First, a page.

This post is about some of the problems and considerations we ran into when running substring queries over a large dataset in Postgres, and a demonstration of using the query planner to understand the underlying actions behind each SQL query. Before I go into it, here’s a small brief on what we’re trying to do. If you already know the story, feel free to skip ahead to The Problem.

We’re currently in the process of building a Port Agent outreach tool at Greywing. In short, it’s a tool that houses a large database of agents around the world and eases communication between ship managers and agents by automating away the giant pile of email communication that’s required any time a vessel considers a port call.

The basic flow goes something like this: you build a growing list of port agents and their emails, whittle it down to just the relevant ones for any user at any time, and perform the communication needed with included vessel and crew information between the agent and the user. In practice, each of those steps is a massive undertaking - if you do it right.

This is one of the times that we’ve had to break our 80-20 rule when it comes to prototyping products. To do each of those steps somewhat well would take 10% of the time, but it’s a lot like the evolution of the eye (or the original problems we had explaining how they evolved). Doing them well enough means a terrible experience for the user, as each step compounds. This leads to lack of use, which leads to a lack of regard for the communication that comes from it, which leads to a vicious cycle. We need to do this well, where the database is comprehensive, the searching is instant, and the communications are polished.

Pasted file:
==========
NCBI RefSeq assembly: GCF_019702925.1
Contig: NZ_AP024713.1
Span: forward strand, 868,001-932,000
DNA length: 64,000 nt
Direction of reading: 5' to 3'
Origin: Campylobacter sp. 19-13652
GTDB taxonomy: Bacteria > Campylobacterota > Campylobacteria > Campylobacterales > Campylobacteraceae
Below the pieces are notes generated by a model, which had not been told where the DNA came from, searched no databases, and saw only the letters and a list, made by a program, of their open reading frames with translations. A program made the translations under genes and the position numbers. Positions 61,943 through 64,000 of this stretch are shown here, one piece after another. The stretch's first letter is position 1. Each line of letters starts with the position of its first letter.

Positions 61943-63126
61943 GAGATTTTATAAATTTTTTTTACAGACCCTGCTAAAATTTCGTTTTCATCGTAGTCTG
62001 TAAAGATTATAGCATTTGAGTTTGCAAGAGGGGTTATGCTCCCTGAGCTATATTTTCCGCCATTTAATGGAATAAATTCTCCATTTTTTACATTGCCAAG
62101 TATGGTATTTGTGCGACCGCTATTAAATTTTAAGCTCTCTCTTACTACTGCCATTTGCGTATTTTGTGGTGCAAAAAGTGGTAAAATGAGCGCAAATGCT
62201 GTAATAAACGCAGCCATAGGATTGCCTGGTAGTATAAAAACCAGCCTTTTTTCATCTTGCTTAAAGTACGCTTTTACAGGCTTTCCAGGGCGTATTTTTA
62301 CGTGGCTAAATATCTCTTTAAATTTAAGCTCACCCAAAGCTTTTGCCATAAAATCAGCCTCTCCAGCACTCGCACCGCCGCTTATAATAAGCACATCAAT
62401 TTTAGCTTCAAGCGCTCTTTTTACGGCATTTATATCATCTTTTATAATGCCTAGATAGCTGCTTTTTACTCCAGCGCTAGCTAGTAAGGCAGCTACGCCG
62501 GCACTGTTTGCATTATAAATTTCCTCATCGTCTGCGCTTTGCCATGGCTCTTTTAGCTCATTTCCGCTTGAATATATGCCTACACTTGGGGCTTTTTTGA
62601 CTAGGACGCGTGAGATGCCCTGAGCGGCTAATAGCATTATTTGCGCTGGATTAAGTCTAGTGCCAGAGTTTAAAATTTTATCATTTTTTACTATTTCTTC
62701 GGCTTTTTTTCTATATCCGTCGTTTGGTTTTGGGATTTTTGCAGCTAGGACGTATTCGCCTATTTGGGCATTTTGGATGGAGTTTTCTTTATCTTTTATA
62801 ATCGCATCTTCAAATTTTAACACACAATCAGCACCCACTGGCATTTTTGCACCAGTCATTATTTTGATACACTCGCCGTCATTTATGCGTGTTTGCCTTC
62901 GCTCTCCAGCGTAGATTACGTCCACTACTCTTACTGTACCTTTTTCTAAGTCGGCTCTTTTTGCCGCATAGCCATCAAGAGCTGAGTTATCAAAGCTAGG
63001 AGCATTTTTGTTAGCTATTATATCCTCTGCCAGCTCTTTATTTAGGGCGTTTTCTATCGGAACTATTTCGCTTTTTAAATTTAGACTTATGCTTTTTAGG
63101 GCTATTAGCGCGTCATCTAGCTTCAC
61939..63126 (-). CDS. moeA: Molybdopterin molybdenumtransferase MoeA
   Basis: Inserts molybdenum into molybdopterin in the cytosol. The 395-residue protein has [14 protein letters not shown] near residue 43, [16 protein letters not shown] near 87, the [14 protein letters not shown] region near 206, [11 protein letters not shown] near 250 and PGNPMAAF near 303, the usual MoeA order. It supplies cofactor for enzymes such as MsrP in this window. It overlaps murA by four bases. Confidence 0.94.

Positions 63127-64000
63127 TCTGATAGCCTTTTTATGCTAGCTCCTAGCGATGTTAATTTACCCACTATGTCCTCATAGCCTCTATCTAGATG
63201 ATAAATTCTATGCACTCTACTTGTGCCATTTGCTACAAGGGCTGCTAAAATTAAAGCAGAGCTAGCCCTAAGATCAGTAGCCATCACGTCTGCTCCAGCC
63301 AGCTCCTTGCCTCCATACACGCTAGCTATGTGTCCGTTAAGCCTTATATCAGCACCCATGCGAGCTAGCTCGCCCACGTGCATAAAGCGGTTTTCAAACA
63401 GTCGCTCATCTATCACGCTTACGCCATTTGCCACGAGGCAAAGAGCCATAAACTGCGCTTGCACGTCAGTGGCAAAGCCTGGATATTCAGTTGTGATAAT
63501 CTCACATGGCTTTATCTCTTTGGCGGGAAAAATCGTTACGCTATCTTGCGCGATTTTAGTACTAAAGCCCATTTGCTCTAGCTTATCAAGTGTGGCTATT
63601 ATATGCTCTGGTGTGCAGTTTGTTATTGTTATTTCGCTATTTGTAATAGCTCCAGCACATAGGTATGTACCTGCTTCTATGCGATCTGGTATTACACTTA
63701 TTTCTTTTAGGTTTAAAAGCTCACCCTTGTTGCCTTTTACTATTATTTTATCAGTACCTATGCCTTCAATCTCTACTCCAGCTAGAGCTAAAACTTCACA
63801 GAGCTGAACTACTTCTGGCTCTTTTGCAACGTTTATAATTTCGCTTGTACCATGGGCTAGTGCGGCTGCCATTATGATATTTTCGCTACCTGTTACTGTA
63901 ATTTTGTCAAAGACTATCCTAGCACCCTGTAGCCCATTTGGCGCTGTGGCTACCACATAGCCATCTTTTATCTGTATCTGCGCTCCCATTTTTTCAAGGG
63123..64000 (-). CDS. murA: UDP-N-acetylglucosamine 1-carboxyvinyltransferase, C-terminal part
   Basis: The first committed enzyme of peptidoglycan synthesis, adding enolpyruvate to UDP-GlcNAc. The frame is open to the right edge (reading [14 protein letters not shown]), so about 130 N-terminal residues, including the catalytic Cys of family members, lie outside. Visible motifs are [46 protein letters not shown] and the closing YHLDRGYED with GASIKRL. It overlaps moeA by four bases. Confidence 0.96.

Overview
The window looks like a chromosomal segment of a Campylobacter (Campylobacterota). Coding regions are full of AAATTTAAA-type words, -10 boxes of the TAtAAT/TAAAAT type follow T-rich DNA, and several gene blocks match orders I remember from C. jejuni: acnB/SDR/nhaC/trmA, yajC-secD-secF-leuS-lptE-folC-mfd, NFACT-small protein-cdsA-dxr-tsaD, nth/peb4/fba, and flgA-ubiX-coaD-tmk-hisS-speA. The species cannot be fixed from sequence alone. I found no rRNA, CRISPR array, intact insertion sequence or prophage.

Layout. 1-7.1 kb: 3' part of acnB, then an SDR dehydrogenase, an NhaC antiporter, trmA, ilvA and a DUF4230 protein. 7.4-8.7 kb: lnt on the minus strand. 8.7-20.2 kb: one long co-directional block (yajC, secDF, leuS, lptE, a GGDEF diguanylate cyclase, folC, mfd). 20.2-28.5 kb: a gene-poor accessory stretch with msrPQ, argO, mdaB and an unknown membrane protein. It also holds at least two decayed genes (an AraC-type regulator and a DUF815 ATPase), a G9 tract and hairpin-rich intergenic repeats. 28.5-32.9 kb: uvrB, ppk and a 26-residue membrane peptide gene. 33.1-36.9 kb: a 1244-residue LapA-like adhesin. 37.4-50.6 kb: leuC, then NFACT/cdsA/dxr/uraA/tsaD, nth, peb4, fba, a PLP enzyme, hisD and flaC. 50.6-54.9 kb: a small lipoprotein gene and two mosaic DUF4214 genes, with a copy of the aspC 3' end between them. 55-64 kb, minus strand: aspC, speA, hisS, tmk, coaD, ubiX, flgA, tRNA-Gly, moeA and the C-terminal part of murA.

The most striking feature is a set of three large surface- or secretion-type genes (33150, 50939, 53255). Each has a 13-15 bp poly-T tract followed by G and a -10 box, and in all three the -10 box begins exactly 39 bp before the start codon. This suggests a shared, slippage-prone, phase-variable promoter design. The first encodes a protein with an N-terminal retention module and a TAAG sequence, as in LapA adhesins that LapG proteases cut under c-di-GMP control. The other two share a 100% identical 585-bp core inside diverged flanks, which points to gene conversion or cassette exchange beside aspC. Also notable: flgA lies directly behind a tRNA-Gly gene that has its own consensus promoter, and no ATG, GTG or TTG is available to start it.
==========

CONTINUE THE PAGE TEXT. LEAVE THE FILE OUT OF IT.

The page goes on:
I digress. This is something I can talk about at length (even the UX design has been a massive effort - how do you accommodate power users that need fine control, and users that just want to click a button? Maybe I’ll cover that in another post).

The problem we’ll address in this post is the query over the Port Agent database. The intention for this query is to allow users to search for port agents based on their Email, Location and Agency associations. In addition, we need to implement access control such that anything in the public database can be searched by anyone, but data from your domain should not leak outside of it.

The desired functionality is an infinitely scrolling search, something we’ve implemented before with Ports and Airports. Search terms are sent to the server, and the results are paginated for infinite scrolling.